|August 1912, No. 174||Canadian Railway and Marine World (Toronto)||Page 396, col. 3|
The Canadian Northern Railway bridge over the Pembina River, Alta.
The route selected for the extension of the C.N.R. westward from Edmonton, Alta., towards the Yellowhead Pass, involves the construction of a couple of rather heavy bridges over the Pembina and McLeod Rivers, as these steams have eroded their channels far below the general level of the country. At the Pembina River the banks rise steeply from the water's edge without the usual river flats intervening between the channel and the terraced benches so often seen in deep river valleys; the absence of river flats at the Pembina River thus reducing the length necessary to be bridged.
The total length of steel works is 780 ft. 8 ins., the approach at the east end being 28 bents of the C.N.R. standard framed timber trestle 68 ft. in height. The river span is 216 ft. long, supported on steel towers on concrete pedestals, the span of these towers being 60 ft. The east and west flanking spans are respectively 162 and 135 ft. long, and the western approach is of viaduct construction.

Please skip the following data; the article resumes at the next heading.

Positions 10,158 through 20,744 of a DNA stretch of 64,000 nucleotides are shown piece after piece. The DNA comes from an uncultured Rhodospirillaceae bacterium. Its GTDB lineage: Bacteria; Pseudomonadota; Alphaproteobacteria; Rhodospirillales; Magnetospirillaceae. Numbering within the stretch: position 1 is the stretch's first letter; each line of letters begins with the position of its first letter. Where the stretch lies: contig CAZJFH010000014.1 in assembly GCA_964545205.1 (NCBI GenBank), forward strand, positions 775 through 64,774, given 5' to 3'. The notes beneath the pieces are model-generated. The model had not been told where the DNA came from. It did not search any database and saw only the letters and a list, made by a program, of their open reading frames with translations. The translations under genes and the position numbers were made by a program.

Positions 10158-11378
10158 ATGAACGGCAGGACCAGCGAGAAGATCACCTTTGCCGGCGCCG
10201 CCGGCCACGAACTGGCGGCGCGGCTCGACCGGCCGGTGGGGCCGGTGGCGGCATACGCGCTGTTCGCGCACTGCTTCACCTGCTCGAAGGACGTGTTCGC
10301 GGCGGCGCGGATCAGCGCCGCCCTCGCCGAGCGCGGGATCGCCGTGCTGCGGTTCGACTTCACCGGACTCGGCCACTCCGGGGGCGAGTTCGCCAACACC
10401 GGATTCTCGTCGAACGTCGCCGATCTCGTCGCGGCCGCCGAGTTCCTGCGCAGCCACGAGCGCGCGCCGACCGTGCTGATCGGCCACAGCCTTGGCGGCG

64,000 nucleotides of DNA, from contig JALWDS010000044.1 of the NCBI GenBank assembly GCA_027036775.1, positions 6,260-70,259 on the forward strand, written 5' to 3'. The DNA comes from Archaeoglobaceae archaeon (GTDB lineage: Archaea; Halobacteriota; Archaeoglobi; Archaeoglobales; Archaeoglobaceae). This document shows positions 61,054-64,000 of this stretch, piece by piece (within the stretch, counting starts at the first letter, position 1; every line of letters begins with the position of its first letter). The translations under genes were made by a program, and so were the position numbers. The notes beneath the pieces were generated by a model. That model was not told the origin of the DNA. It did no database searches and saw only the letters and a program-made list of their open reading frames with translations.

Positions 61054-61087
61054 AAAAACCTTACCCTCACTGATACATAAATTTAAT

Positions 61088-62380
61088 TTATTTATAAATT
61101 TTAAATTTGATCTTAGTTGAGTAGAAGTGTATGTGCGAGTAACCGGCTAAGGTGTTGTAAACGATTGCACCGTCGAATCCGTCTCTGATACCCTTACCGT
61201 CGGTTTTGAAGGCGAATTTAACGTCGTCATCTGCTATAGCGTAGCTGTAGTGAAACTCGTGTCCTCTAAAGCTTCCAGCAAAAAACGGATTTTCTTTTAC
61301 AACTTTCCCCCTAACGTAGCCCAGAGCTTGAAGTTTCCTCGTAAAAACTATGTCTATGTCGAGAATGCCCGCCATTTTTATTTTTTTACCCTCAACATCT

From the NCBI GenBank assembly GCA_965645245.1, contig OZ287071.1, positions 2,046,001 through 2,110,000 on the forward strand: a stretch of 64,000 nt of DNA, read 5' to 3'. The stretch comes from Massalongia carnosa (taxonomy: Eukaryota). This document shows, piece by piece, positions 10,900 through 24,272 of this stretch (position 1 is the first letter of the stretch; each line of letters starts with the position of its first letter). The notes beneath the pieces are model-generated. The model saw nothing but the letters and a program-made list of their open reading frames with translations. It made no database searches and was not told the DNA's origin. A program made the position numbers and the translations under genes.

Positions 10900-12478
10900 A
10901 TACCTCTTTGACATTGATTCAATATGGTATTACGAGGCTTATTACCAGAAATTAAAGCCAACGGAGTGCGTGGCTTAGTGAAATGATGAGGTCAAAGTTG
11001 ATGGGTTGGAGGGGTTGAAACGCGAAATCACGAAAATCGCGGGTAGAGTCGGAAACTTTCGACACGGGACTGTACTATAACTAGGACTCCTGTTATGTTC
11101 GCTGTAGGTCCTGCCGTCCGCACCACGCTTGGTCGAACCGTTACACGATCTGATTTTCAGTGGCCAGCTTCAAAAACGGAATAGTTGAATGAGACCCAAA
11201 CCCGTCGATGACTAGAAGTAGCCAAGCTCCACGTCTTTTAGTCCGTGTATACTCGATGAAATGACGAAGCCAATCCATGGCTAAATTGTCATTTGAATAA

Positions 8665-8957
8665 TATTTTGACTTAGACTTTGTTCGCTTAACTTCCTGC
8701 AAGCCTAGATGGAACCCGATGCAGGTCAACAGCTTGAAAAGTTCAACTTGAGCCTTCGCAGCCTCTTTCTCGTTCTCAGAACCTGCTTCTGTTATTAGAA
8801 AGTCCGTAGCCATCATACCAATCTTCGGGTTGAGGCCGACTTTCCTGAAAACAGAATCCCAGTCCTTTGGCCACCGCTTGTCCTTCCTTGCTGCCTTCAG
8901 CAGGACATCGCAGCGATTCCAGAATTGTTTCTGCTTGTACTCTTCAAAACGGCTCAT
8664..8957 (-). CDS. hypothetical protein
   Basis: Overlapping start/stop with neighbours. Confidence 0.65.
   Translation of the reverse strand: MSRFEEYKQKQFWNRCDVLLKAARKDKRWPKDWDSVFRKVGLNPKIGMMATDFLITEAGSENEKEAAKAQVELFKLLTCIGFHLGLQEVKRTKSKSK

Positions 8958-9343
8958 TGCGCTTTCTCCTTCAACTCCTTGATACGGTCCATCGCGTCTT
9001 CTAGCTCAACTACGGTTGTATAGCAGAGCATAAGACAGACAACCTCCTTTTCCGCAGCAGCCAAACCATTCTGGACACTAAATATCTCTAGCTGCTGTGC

The three truss spans are of the Pratt type, with riveted connections, the panel spacing being uniformly 27 ft., the trusses are spaced 17 1/2 ft., c. to c., and the depth of trusses is 36 ft. from centre to centre of chords. The floor beams rest on the top of the upper chord with bracket connections to chord at ends of floor beams.
The towers are designed to take care of all lateral and longitudinal stresses, and sufficient anchorage is provided to overcome any possible uplift. The live load for which the structure is designed is Class 1 of the Dominion Government specifications.
We are indebted to W. L. Mackenzie, Bridge Engineer, for the foregoing information.